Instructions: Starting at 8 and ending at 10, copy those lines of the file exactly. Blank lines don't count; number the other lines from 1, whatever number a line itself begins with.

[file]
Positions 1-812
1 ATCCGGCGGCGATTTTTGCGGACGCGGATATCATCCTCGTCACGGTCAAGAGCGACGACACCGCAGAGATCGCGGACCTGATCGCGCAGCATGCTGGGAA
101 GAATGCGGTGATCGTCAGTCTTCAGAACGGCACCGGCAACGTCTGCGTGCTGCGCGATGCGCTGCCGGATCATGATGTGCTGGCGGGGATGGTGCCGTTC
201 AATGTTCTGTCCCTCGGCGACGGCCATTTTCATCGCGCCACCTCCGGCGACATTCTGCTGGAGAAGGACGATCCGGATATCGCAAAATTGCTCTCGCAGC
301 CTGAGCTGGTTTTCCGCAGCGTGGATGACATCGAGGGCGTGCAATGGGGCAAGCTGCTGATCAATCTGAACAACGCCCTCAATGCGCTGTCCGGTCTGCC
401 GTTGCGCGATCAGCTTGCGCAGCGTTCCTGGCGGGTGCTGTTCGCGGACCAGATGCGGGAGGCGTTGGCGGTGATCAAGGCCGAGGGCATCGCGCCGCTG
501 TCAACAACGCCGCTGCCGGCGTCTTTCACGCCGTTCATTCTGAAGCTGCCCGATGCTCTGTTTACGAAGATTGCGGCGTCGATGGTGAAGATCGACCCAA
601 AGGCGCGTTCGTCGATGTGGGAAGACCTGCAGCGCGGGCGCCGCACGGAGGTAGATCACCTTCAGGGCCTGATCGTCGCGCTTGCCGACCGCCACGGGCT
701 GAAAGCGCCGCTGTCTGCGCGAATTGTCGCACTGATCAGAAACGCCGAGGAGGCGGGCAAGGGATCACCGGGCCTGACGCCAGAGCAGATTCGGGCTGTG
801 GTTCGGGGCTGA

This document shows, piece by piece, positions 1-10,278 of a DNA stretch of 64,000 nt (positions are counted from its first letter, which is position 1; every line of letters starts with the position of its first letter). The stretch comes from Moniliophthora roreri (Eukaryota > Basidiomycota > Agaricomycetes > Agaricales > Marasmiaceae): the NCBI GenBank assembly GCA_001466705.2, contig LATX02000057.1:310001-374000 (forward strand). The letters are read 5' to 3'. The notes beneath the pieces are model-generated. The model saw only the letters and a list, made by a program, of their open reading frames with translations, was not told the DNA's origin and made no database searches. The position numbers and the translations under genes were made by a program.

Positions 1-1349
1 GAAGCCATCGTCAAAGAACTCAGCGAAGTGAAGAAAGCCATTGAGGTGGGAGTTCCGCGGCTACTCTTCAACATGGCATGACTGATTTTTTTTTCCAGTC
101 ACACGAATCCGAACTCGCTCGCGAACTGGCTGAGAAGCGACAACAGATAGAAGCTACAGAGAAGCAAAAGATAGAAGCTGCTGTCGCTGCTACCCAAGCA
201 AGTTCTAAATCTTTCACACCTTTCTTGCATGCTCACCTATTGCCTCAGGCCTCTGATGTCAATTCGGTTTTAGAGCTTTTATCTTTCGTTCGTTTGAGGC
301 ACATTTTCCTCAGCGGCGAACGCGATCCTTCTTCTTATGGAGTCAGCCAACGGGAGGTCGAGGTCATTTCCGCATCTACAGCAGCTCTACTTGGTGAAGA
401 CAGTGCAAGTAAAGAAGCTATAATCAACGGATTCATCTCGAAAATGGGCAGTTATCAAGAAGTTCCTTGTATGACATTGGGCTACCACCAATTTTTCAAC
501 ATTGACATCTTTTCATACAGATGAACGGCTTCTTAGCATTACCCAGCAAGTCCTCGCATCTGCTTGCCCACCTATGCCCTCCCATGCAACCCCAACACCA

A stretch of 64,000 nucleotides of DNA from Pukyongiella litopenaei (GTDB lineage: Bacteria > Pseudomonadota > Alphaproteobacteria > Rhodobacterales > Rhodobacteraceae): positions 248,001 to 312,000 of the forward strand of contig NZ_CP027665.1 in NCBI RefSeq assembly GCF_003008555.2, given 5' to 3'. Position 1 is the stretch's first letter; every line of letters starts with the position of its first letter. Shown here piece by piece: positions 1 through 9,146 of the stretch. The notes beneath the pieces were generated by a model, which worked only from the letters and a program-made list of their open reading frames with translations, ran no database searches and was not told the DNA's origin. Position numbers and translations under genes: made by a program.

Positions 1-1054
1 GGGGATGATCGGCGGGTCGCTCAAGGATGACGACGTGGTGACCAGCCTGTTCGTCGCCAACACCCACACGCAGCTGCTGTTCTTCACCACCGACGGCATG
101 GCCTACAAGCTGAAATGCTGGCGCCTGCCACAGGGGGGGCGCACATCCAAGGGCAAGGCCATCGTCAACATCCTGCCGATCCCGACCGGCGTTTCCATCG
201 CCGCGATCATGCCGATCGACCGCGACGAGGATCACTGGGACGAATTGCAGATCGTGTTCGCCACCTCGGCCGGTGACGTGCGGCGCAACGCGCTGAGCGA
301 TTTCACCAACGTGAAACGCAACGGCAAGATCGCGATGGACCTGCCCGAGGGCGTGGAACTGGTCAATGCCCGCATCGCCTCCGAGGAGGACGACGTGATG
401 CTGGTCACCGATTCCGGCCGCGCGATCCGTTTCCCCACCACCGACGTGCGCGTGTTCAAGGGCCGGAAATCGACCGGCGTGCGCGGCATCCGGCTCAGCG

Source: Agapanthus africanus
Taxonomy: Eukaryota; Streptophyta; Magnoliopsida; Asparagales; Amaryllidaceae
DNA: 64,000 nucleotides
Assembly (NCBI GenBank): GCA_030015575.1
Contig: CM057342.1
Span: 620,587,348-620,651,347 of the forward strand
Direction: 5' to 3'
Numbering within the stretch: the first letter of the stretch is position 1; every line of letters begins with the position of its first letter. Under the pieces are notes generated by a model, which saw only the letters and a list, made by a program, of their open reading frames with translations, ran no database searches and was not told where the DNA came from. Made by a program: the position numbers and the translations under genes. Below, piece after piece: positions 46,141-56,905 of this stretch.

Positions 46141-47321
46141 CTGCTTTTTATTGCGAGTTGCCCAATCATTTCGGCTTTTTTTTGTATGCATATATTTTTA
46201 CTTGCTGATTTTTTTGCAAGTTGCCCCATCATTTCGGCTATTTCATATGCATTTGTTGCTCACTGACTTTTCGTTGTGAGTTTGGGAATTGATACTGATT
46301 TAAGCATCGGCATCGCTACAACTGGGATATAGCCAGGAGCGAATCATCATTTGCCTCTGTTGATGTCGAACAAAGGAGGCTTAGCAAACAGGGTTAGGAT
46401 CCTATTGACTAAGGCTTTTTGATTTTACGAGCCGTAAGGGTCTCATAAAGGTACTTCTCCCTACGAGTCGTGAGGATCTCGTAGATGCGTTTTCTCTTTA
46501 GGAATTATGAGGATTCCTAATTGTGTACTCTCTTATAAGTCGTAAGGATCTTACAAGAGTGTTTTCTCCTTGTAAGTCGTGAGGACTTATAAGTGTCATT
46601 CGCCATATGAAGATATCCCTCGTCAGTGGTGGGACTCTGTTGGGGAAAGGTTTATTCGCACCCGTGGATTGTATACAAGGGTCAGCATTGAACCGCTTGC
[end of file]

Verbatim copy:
601 AGGCGCGTTCGTCGATGTGGGAAGACCTGCAGCGCGGGCGCCGCACGGAGGTAGATCACCTTCAGGGCCTGATCGTCGCGCTTGCCGACCGCCACGGGCT
701 GAAAGCGCCGCTGTCTGCGCGAATTGTCGCACTGATCAGAAACGCCGAGGAGGCGGGCAAGGGATCACCGGGCCTGACGCCAGAGCAGATTCGGGCTGTG
801 GTTCGGGGCTGA